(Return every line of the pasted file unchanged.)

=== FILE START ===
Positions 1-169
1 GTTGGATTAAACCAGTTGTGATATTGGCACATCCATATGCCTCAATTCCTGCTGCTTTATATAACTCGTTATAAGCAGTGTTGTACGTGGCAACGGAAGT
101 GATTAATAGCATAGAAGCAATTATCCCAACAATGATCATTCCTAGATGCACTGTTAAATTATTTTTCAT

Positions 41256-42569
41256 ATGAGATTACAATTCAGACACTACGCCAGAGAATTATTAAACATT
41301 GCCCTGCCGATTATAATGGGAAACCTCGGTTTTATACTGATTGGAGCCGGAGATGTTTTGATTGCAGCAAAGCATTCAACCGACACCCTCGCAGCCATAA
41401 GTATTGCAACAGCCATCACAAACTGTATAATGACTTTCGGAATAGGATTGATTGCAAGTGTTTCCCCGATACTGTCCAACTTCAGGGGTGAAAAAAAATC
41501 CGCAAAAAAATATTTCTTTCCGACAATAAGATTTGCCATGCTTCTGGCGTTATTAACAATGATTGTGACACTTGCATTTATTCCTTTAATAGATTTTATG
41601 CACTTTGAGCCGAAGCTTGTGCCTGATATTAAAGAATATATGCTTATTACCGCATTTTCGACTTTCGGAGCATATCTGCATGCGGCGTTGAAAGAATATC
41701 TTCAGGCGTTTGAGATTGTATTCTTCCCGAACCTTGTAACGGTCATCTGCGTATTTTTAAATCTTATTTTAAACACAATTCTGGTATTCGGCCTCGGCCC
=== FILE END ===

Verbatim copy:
Positions 1-169
1 GTTGGATTAAACCAGTTGTGATATTGGCACATCCATATGCCTCAATTCCTGCTGCTTTATATAACTCGTTATAAGCAGTGTTGTACGTGGCAACGGAAGT
101 GATTAATAGCATAGAAGCAATTATCCCAACAATGATCATTCCTAGATGCACTGTTAAATTATTTTTCAT

Positions 41256-42569
41256 ATGAGATTACAATTCAGACACTACGCCAGAGAATTATTAAACATT
41301 GCCCTGCCGATTATAATGGGAAACCTCGGTTTTATACTGATTGGAGCCGGAGATGTTTTGATTGCAGCAAAGCATTCAACCGACACCCTCGCAGCCATAA
41401 GTATTGCAACAGCCATCACAAACTGTATAATGACTTTCGGAATAGGATTGATTGCAAGTGTTTCCCCGATACTGTCCAACTTCAGGGGTGAAAAAAAATC
41501 CGCAAAAAAATATTTCTTTCCGACAATAAGATTTGCCATGCTTCTGGCGTTATTAACAATGATTGTGACACTTGCATTTATTCCTTTAATAGATTTTATG
41601 CACTTTGAGCCGAAGCTTGTGCCTGATATTAAAGAATATATGCTTATTACCGCATTTTCGACTTTCGGAGCATATCTGCATGCGGCGTTGAAAGAATATC
41701 TTCAGGCGTTTGAGATTGTATTCTTCCCGAACCTTGTAACGGTCATCTGCGTATTTTTAAATCTTATTTTAAACACAATTCTGGTATTCGGCCTCGGCCC